The Observatory said the attacks involved Turkish drones.
Geir Pedersen says the two co-chairs of the constitutional committee from President Bashar Assad's government and the leading opposition have agreed to meet again on November 25, and that delegations would in coming weeks "hopefully come up with a work plan".
Pedersen wrapped up a week of talks with a 45-person drafting committee on Friday hailing a "very good beginning", though he emphasized that the committee "in itself is not a solution to the conflict". They further added that they would continue their cross-border offensive against Kurdish fighters until they leave the region.
There was no immediate comment from the Russian or Turkish military about the incident. The helicopters flew east from the Kuweires air base to Ayn Issa and Raqqa and then back.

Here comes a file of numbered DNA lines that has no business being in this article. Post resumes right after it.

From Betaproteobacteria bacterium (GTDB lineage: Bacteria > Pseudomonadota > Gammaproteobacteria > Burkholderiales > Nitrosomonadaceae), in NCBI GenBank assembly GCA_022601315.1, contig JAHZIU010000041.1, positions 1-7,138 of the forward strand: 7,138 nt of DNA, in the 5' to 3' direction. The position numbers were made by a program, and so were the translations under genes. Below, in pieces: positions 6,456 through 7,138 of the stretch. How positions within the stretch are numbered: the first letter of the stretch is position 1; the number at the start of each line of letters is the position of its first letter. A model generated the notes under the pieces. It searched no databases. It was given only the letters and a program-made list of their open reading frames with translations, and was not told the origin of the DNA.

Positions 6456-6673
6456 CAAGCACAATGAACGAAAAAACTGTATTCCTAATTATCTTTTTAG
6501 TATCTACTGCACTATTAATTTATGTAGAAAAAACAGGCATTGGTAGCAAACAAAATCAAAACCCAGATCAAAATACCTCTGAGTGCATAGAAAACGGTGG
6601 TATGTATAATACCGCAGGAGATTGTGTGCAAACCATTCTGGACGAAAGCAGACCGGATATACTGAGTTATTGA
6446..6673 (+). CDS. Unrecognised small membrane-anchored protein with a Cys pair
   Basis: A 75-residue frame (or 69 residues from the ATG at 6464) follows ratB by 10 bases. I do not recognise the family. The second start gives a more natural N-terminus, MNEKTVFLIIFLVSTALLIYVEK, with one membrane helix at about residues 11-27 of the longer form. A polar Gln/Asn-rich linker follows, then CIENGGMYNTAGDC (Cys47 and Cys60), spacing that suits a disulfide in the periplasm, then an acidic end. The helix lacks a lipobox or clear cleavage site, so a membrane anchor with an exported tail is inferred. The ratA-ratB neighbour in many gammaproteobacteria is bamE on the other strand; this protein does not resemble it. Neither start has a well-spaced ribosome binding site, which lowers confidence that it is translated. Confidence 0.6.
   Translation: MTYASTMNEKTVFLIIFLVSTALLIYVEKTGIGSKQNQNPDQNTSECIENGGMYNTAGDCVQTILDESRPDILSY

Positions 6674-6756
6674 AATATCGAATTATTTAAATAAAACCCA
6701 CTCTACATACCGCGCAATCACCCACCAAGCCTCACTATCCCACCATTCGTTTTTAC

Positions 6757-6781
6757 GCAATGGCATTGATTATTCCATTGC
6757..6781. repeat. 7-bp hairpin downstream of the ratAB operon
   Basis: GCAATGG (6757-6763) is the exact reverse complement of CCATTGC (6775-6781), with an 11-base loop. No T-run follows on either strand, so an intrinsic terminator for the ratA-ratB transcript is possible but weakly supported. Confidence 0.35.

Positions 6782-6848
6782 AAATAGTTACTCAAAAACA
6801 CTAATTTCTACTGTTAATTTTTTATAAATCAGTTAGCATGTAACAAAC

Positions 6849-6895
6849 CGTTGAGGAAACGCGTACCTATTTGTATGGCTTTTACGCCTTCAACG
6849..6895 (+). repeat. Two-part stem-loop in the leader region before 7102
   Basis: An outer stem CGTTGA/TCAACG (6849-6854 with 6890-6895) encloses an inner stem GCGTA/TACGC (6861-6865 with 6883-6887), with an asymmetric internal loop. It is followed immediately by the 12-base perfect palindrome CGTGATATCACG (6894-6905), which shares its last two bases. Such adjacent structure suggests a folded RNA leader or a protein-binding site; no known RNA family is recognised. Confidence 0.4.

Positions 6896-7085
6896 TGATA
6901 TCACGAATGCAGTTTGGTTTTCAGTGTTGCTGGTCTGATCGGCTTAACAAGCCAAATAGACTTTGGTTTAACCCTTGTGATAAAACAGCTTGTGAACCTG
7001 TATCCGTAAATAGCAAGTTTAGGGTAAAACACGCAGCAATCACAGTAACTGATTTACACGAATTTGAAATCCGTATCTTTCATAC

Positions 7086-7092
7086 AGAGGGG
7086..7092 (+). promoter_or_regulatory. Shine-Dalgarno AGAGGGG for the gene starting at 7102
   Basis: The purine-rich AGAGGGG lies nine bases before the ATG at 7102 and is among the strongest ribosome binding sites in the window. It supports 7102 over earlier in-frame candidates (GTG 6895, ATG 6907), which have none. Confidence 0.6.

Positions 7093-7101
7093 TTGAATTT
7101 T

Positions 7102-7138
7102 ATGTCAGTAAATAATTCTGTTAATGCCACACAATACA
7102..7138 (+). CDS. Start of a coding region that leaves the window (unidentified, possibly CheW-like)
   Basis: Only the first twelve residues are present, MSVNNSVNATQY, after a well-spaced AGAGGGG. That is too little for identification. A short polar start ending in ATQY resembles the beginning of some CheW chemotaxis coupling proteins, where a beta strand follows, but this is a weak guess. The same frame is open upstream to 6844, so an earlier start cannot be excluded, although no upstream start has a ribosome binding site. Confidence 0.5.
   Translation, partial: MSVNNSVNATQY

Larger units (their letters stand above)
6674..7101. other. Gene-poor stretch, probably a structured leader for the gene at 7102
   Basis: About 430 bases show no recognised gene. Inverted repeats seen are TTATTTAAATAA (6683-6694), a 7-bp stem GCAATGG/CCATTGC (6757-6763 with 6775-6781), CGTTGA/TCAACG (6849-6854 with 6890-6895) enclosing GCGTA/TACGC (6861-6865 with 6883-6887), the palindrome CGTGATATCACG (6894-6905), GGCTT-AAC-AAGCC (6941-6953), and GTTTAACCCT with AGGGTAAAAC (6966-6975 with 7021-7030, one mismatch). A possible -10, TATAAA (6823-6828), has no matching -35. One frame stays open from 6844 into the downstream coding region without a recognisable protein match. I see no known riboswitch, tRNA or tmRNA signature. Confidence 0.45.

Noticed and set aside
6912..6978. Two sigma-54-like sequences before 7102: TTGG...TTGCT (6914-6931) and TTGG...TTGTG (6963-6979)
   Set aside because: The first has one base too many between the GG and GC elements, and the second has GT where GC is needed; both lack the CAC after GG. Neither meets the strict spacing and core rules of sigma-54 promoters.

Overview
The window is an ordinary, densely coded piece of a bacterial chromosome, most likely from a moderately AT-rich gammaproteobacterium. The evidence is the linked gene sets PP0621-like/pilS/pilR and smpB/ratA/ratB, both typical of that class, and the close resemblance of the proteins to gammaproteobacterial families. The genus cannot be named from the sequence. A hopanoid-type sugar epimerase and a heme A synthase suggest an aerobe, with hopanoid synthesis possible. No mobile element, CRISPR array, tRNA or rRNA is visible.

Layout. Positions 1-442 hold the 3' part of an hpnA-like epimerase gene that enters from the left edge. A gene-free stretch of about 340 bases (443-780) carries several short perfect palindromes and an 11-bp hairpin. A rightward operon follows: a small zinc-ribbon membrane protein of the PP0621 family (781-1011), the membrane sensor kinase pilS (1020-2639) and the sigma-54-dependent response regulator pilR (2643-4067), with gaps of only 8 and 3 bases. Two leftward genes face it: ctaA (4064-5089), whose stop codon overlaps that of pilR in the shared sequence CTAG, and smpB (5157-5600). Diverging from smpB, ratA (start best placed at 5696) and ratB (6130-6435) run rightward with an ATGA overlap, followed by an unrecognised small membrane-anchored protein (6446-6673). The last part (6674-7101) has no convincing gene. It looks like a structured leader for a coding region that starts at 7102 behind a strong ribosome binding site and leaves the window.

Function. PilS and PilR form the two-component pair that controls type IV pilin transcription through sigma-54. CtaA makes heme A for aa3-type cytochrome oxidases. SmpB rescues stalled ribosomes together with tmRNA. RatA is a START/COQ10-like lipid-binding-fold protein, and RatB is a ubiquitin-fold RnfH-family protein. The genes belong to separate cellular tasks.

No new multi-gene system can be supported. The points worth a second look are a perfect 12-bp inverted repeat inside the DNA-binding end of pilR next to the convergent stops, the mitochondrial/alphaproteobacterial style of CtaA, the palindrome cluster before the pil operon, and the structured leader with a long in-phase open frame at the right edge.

He said 13 members of the entourage were now in Turkish detention.
Soylu said the extraditions would start Monday.
Turk authorities had said at the beginning of this week that they will demand a visit to the US on accepting vast genocide of Armenians as mass killing that happened a century ago and on admiring sanctions imposed on Turkey. The Kurdish groups called in Syrian government forces to halt Turkey's advance.
Earlier this week, Soylu said Turkey had almost 1,200 foreign members of Daesh in custody, and had captured 287 during its recent operation in northern Syria. Videos circulating online showed the group trying to mount one of the vehicles and then the men shouting, apparently after the man is run over.
Hungarian Prime Minister Viktor Orban pledged his support for Turkey's plans for a so-called safe zone in northern Syria on Thursday during an official visit from Turkish President Recep Tayyip Erdogan.
Intense clashes broke out Saturday between Syrian government troops and Turkish-led forces in northeast Syria, the country's state media and an opposition war monitor reported.
"The Hungarian government appears to perceive Turkey as an emerging, key geopolitical player, not only in Syria but also in southeastern Europe and the broader Middle East", said Daniel Hegedus, an analyst with the German Marshall Fund of the United States.